Your Office Coach: No need to police peers for coffee breaks

 

The vice president of our group only works at this office in the
afternoon. In the morning, when he’s not here, the sales engineer
often goes to Starbucks for coffee. I’m the receptionist, so I know
when he leaves the building.
Q:

The vice president of our group only works at this office in the afternoon. In the morning, when he’s not here, the sales engineer often goes to Starbucks for coffee. I’m the receptionist, so I know when he leaves the building.

The vice president is a stickler about not wasting productive time, so I’m sure he would be outraged if he knew about this. The sales engineer’s boss is aware of these trips and even asks the engineer to bring back coffee for him and the office manager.

I would be reprimanded if I left to run an errand, so I don’t see why the sales engineer has this privilege. Should I tell the vice president, or am I just being petty?

A:

Step back from your irritation for a moment and ask yourself this question: Would ratting out the coffee hounds help your own career? Or might it have the opposite effect?

Keep in mind that the sales engineer is not only getting his own coffee, but feeding the habit of two managers as well. If you come between them and their special brew, they will not view you kindly. Making enemies in management is not usually a wise political move.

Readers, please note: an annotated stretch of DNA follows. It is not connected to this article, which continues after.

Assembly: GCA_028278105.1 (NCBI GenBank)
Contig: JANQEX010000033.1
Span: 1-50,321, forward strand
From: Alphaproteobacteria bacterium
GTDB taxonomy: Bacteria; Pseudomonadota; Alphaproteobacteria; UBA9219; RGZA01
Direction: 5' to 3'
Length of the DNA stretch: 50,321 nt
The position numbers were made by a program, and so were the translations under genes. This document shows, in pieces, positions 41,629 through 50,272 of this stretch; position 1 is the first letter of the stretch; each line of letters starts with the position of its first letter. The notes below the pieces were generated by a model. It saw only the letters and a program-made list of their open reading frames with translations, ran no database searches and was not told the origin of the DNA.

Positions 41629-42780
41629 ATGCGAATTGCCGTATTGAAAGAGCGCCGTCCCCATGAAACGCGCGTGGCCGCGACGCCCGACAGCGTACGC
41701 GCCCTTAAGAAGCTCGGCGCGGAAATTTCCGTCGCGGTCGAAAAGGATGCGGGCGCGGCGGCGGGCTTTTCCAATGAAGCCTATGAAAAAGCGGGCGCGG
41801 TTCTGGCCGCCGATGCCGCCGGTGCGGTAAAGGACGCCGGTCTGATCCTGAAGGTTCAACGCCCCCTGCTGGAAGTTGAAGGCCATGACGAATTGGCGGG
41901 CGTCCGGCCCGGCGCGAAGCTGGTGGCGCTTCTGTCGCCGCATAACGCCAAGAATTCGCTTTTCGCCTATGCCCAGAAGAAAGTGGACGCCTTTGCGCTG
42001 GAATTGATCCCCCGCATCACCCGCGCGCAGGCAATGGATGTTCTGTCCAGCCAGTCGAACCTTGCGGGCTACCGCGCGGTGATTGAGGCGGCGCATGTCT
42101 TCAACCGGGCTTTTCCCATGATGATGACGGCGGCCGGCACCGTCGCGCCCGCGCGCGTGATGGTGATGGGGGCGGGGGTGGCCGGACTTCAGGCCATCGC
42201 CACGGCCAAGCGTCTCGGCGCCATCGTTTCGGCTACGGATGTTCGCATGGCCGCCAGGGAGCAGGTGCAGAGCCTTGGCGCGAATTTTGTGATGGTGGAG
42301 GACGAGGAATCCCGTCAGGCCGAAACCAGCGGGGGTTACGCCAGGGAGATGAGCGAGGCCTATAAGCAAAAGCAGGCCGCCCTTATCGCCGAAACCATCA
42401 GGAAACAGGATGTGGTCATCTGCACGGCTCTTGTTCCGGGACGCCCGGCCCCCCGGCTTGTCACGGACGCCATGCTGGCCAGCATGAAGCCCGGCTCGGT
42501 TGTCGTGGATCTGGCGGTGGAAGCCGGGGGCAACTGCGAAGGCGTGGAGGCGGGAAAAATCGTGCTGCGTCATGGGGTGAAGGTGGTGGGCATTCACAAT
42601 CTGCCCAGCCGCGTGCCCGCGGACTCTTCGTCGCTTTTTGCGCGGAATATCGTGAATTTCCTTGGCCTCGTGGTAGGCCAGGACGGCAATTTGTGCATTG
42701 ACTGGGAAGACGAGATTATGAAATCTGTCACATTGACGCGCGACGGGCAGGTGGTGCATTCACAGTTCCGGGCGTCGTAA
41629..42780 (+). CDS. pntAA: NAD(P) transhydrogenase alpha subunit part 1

You should also consider that different jobs have different requirements. Because sales employees often have to work odd hours or be on call for customers, they are frequently given more flexibility. A good receptionist, on the other hand, must always be present to greet visitors.

Tattling on your caffeinated colleagues will only make you seem like a hall monitor, so my advice is to just let this go. And if you would like some refreshment yourself, simply place an order with the sales engineer.

Q:

My boss told me to always be direct with him. However, he has been avoiding me ever since I made some very frank comments about a serious problem. I have left notes asking to speak with him, but he ignores them. I don’t understand how a manager can be so childish. What should I do?

A:

The moral of this story is that employees should always be prudent and tactful when offering criticism. Managers may invite candid feedback, but they are only human and can get their feelings hurt like anyone else.

Your boss is behaving like a sulky kid, so you need to be the adult. Leaving notes will only compound the problem, so explain your concerns in person without expressing irritation or revisiting the controversial topic.

For example: “I’ve always felt that you and I could communicate well, but lately that seems to have changed.

“If I’ve done anything to create a problem, I’m certainly sorry. I just hope we can return to the kind of relationship we had before.”

Should your manager reply that nothing is wrong, just say you’re relieved to hear it, then drop the subject.

If you continue to be open and friendly, eventually your chilly boss will begin to warm up.

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